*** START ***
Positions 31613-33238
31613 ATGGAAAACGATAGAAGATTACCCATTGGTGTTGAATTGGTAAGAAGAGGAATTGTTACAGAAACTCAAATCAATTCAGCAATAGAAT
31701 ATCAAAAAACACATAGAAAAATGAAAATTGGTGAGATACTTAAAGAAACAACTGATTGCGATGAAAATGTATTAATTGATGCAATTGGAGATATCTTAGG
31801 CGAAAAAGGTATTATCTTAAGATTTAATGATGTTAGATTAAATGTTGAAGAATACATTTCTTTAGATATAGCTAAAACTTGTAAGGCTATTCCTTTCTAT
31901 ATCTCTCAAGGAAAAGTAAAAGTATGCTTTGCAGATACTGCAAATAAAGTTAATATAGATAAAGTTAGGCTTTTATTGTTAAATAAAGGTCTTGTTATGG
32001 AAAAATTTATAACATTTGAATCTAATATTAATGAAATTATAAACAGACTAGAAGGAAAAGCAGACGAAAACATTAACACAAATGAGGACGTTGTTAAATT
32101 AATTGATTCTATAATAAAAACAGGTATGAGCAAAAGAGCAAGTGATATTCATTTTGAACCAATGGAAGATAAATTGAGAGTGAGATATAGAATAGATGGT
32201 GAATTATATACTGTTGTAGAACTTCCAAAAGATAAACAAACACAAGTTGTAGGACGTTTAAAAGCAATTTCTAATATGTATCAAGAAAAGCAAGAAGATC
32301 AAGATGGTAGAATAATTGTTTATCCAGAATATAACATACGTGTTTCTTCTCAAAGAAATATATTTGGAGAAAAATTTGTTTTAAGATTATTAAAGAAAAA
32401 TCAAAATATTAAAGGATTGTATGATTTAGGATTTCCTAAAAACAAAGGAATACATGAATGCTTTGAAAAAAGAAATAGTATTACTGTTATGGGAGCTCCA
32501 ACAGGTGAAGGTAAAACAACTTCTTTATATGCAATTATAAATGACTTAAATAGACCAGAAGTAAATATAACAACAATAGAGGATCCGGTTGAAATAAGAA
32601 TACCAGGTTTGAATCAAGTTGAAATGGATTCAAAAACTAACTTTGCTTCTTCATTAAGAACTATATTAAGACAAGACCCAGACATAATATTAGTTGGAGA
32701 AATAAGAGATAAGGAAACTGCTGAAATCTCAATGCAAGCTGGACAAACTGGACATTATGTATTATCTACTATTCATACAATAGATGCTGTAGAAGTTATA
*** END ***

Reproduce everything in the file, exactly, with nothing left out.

Positions 31613-33238
31613 ATGGAAAACGATAGAAGATTACCCATTGGTGTTGAATTGGTAAGAAGAGGAATTGTTACAGAAACTCAAATCAATTCAGCAATAGAAT
31701 ATCAAAAAACACATAGAAAAATGAAAATTGGTGAGATACTTAAAGAAACAACTGATTGCGATGAAAATGTATTAATTGATGCAATTGGAGATATCTTAGG
31801 CGAAAAAGGTATTATCTTAAGATTTAATGATGTTAGATTAAATGTTGAAGAATACATTTCTTTAGATATAGCTAAAACTTGTAAGGCTATTCCTTTCTAT
31901 ATCTCTCAAGGAAAAGTAAAAGTATGCTTTGCAGATACTGCAAATAAAGTTAATATAGATAAAGTTAGGCTTTTATTGTTAAATAAAGGTCTTGTTATGG
32001 AAAAATTTATAACATTTGAATCTAATATTAATGAAATTATAAACAGACTAGAAGGAAAAGCAGACGAAAACATTAACACAAATGAGGACGTTGTTAAATT
32101 AATTGATTCTATAATAAAAACAGGTATGAGCAAAAGAGCAAGTGATATTCATTTTGAACCAATGGAAGATAAATTGAGAGTGAGATATAGAATAGATGGT
32201 GAATTATATACTGTTGTAGAACTTCCAAAAGATAAACAAACACAAGTTGTAGGACGTTTAAAAGCAATTTCTAATATGTATCAAGAAAAGCAAGAAGATC
32301 AAGATGGTAGAATAATTGTTTATCCAGAATATAACATACGTGTTTCTTCTCAAAGAAATATATTTGGAGAAAAATTTGTTTTAAGATTATTAAAGAAAAA
32401 TCAAAATATTAAAGGATTGTATGATTTAGGATTTCCTAAAAACAAAGGAATACATGAATGCTTTGAAAAAAGAAATAGTATTACTGTTATGGGAGCTCCA
32501 ACAGGTGAAGGTAAAACAACTTCTTTATATGCAATTATAAATGACTTAAATAGACCAGAAGTAAATATAACAACAATAGAGGATCCGGTTGAAATAAGAA
32601 TACCAGGTTTGAATCAAGTTGAAATGGATTCAAAAACTAACTTTGCTTCTTCATTAAGAACTATATTAAGACAAGACCCAGACATAATATTAGTTGGAGA
32701 AATAAGAGATAAGGAAACTGCTGAAATCTCAATGCAAGCTGGACAAACTGGACATTATGTATTATCTACTATTCATACAATAGATGCTGTAGAAGTTATA